Consumers have a huge range of options for banking and financial services in the modern landscape, which means companies need to work harder to ensure ongoing brand loyalty. Enhancing the customer experience through both technologies and strategies have become more important for organizations. I recently traveled to Boston with others on the BlastX team to take part in the CXFS (Customer Experience for Financial Services) Conference, an event focused on exploring customer experience innovations—particularly post-pandemic.

Interestingly, the emphasis on employee engagement was just as strong as it was for consumer engagement. Below are some of our team’s key takeaways from the event.

Successful Customer Journey Optimization

a person uses a mobile banking app

Customer journey optimization is still a very important process that requires collaboration across all customer-facing teams, as well as careful documentation. However, a “set it and forget it” mentality can easily take hold. How can we convey to leadership and other stakeholders one of the goals of our research is to continually refine the customer journey? To bring some clarity to this issue, the BlastX team led a workshop at the event that emphasized experimentation as part of ongoing customer journey optimization work. It’s an iterative process that tests assumptions, and it can bring your team relevant insights that will help with quickly and efficiently improving the customer experience.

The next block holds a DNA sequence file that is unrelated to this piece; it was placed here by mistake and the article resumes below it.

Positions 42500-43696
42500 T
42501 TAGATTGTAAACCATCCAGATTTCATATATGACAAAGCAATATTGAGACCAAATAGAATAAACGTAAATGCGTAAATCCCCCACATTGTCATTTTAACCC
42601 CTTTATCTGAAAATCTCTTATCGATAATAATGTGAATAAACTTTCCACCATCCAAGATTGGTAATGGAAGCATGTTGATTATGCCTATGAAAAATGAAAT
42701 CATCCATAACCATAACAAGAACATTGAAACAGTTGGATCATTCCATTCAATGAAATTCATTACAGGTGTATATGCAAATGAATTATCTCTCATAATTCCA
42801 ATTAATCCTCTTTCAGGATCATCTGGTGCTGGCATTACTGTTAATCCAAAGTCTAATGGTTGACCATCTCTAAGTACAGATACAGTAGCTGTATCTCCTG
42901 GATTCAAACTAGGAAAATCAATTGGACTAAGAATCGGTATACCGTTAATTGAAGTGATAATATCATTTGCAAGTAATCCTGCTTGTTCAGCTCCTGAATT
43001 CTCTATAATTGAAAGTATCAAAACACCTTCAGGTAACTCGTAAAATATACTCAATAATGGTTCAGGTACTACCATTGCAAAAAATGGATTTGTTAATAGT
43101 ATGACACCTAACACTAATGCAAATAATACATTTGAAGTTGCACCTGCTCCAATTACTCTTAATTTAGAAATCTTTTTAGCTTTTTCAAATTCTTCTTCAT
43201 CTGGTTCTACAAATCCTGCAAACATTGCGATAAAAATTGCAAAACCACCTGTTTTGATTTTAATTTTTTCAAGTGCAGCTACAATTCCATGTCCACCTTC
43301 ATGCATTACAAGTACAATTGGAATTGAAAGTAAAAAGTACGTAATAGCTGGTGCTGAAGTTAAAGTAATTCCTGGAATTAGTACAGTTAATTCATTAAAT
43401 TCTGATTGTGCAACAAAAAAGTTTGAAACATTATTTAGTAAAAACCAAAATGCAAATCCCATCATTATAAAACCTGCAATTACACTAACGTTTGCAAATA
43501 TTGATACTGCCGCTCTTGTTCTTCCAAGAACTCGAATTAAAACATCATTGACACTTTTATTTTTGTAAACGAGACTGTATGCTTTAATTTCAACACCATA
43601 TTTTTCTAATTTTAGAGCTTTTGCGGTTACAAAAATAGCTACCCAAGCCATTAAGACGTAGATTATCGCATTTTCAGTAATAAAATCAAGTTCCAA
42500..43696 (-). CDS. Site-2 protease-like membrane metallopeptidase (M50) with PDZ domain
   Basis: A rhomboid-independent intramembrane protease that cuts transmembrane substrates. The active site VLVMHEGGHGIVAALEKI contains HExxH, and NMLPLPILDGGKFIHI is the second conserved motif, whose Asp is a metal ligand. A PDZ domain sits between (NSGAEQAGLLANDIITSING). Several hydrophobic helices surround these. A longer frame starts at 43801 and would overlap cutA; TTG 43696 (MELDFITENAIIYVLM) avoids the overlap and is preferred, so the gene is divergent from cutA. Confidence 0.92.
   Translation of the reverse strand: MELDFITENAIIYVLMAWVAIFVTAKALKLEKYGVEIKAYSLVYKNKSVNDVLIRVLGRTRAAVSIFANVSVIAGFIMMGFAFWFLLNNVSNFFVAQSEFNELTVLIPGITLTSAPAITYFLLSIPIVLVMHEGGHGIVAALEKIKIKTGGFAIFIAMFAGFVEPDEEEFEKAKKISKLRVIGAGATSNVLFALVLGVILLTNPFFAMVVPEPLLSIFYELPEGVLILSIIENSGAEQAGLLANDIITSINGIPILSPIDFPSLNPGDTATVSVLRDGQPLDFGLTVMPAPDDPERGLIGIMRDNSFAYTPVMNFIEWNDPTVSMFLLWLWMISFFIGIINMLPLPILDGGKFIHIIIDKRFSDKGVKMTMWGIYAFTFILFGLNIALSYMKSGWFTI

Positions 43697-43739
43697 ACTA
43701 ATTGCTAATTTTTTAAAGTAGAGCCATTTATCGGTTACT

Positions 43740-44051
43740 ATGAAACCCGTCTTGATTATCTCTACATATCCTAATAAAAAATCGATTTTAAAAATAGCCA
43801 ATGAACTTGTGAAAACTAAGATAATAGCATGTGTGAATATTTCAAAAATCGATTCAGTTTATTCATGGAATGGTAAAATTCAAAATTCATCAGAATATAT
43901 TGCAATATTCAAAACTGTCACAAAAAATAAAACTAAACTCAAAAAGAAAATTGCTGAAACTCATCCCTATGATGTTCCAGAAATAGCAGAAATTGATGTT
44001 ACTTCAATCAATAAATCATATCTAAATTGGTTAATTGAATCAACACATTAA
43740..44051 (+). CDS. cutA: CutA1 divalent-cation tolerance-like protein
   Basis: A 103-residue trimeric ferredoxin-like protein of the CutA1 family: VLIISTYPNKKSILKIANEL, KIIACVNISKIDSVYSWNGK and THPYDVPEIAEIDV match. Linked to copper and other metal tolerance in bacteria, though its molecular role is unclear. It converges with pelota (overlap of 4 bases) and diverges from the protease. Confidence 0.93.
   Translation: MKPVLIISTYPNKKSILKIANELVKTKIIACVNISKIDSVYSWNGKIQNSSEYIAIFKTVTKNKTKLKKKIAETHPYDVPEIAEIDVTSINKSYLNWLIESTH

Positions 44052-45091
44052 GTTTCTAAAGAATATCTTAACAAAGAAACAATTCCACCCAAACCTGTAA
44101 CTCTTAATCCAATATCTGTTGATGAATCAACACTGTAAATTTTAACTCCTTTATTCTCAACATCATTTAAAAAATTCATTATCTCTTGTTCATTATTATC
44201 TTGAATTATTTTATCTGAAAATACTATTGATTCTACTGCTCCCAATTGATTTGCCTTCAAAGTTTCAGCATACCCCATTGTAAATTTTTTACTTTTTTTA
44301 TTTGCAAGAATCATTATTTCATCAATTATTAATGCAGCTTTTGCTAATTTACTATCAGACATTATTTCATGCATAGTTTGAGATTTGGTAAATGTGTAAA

Personal vs. Personalized Experiences in Financial Services: What’s the Difference?

a couple looks at a computer

It’s no surprise that omnichannel was top of mind for practitioners in financial services and fintech, considering that consumers interact with products and services through a wide variety of channels. In order to stay relevant, organizations of course need to provide certain levels of personalization—but from a service-oriented perspective, the need for more “personal” interactions through digital mediums was talked about at length. One example was the possibility of offering one-on-one virtual financial coaching for members via app, chat or phone. Another example: building an interactive knowledge hub for members, which service teams can then utilize for follow-up conversations. Both of these examples are less about collecting data, and more about how that data can be leveraged to create better, more personalized communications with customers.

Fostering CX Buy-In in Your Organizational Culture

colleagues work at a computer

It’s one thing to talk to customers, but it’s another thing entirely to get internal “buy-in” to support CX efforts on an ongoing basis. Many subject matter experts showcased how they essentially grew into the role of “change agent” to advocate for customer experience methods at their organizations. This meant providing CX training for business units, as well as proactively putting the customer’s needs first in all product, marketing, and sales-led conversations. For them, embracing a collaborative approach to CX meant that initiatives could be celebrated not just by practitioners, but by the organization as a whole.

The Importance of Customer-Centric Leadership in Financial Services

a man writes on a whiteboard

The “Experience Maker” is a new breed of leader—one who is flexible, puts customers front and center, and is helpful in the most creative ways possible. This can be a critical role in an organization, especially for those who are looking to improve customer experiences, digitize business processes, and create better internal alignment. The future of customer experience holds so many opportunities for leaders to grow companies’ bottom lines while still preserving “customer-centric” mental modes. At the end of the day, empathy and inquisitiveness are still considered the most important assets in any CX toolkit.